I knew from a young age that my mother and I would never have the kind of connection that most of my friends had with their mothers: the breezy, spontaneous shopping trips, the lunch dates or the giggle-filled chats about boys. My mother would never be the Lorelai to my Rory Gilmore, and most of the time I was okay with that. All I ever wanted was for her to be what I believed every mother should be: her daughter’s biggest fan.

I was about 15 when the shift in our relationship began. My mother had always been a bit of a control freak, but her need for domination grew as I asserted my independence. Never mind that I was a chaste, honour-roll student who came straight home every day after school. Out of the blue, I would be grounded for getting a rare mediocre grade or not cleaning my bathroom on schedule. I was the eldest child — and a girl. My two younger brothers escaped the daily scrutiny and punishments.

But it wasn’t until I was in my first year of university that my home life went off the rails. My mother had a nervous breakdown. Her behaviour changed from simply nitpicky to delusional. After months of her escalating irrational behaviour — starting with 3 a.m. family meetings in which I’d be whacked on the head with a broom if I dozed off and culminating in her complete fear of leaving the house — my dad asked me to help him take care of the situation.

That meant having my mom arrested on a mental-health warrant. I testified in front of a judge, and, days later, the police literally dragged her from our home. She was taken to a hospital mental-health unit for observation and diagnosis. That first night she was away felt like I’d been released from prison. For the first time in years, I fell asleep without readying myself for her screaming.

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But the calm didn’t last. My mother was released days later with some mood medications (which she didn’t take) but no diagnosis. The route back from her collapse was a slow one, and while some of the delusions went away, her volatile personality and need for control did not. I moved out when I was 19, after being locked out of the house for a weekend curfew violation, but the drama followed me. Seemingly benign remarks about religion or politics would spark my mother’s explosive mood swings. Pointing out my brother’s obvious drug problem would incite rage. I would change my phone number during periods of severed family ties, but I always broke the standoff first. The need for a mother, however flawed, gave way to apologies I did not mean and grovelling I resented.

The past 15 years have been more of the same. Last year, I casually referred to my father as a “softie” because of his penchant for Hugh Grant movies. This set off a firestorm of emails from my mother, who demanded an immediate apology and commanded me to watch my tongue when making comments about her or my father. She always complained that my father — like all of us — emotionally abused her, and she resented the fact that everyone else knew him as a gentle, easy-going guy.

Everything has become more complicated now that I’m married and the mother of a three-year-old son. Like any grandmother, my mother is in love with her grandson. But, unlike most grandmothers, she uses the relationship to emotionally manipulate both of us. In the throes of a rage, she cancels visits and screams that she never wants to see me again. But she also cites her “legal right” to see her grandson, which means adhering to specific conditions. Example: I have to park down the block and wait for my father to take my son from the car. If I don’t comply, I’m a “terrible mother.” When I was growing up, my mother often used my youngest brother, nearly 14 years my junior, as a pawn: If I didn’t acquiesce to her demands, I wasn’t allowed to see him.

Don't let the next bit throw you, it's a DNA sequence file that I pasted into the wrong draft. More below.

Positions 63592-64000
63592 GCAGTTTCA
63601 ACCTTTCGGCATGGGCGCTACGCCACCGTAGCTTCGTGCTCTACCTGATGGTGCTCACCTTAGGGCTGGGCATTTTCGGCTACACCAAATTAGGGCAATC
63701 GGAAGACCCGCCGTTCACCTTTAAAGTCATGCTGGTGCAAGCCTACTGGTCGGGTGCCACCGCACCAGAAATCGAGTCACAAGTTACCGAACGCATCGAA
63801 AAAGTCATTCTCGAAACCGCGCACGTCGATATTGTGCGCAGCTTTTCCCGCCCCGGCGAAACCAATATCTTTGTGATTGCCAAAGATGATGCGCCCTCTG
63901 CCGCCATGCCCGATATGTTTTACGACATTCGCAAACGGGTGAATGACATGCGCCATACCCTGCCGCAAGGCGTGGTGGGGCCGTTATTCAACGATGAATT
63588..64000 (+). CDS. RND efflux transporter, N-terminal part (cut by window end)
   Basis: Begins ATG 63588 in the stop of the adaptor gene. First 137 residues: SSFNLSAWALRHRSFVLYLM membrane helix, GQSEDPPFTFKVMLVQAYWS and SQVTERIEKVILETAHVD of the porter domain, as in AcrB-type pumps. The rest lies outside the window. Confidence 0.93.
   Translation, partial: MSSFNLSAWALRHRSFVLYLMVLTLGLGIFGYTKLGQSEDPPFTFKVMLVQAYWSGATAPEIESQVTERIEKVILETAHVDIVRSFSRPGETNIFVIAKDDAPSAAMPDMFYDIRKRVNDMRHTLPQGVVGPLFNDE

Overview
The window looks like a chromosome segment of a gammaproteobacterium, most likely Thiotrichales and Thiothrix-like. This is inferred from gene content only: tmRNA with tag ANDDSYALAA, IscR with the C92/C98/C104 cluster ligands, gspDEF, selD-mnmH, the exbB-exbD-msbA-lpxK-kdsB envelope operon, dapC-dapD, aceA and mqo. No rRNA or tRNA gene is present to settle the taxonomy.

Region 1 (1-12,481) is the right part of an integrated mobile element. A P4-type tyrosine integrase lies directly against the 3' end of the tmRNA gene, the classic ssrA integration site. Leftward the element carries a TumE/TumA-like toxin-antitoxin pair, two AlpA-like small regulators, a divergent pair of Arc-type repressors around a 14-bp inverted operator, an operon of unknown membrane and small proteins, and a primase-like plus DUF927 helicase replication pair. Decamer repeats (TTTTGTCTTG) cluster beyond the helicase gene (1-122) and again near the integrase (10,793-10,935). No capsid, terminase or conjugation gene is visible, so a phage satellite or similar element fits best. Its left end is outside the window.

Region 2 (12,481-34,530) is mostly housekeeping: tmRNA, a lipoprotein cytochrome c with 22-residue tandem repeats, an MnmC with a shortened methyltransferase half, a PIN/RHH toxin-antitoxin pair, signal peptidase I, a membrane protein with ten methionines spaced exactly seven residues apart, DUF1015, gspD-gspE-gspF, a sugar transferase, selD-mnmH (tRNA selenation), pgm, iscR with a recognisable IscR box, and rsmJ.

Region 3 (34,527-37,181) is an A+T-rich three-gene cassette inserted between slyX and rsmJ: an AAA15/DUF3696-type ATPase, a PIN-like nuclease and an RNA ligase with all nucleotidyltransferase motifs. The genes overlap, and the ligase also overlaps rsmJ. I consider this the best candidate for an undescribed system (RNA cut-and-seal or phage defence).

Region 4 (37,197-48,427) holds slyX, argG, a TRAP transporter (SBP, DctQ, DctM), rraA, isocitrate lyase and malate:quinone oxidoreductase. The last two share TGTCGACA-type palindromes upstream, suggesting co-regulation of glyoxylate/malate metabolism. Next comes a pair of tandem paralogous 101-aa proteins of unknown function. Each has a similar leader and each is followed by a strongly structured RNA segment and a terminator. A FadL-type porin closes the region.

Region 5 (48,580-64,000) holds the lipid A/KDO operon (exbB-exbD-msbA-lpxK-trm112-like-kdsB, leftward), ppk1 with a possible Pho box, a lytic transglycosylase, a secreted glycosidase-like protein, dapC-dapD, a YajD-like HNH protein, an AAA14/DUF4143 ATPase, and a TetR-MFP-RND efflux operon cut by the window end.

Rossdale explains loving and loathing her mother on the next page …
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Food for thought


It’s hard to explain loving and loathing someone at the same time. How can the woman who held me as I sobbed when my baby daughter passed away be the same woman who refused to help me choose a wedding dress and filled my voicemail with rants about the bitch that I was and always will be? My friends and my husband have paid the highest price for my struggles with her. For years, I didn’t know how to live in a world free of drama. Small disagreements would ignite my fighting instinct and take it to a level that no one understood, eventually costing me a dear friendship and scarring many others. I had never seen a problem solved without yelling or accusations, and I was never self-aware enough to realize that I was carrying on my mother’s legacy.

And then, everything changed. Last summer, my parents vacationed in Europe for two months. There were no phone calls, emails or letters. After playing my role in our toxic pas de deux for so long, I finally got to see how the other half lives. My son got the best of me, instead of what was left over after sparring with my mom left me emotionally drained. My husband remarked that I was more loving than I’d ever been. Close friends commented on my new sense of calm. Most important, I realized that I didn’t want this feeling to evaporate once my mother came home.

So, last fall, I broke up with my mother. I sent her a long email explaining why I felt I had to cut off communication with her. She promptly replied with fury and name-calling. My relationship with my father was the casualty — at his choosing, we haven’t spoken in months. Sometimes, of course, I miss my mother. But I don’t waver for long. No relationship should be fuelled by fear. I feel liberated and free to focus on the other mother in my life: the one I hope to be to my son.

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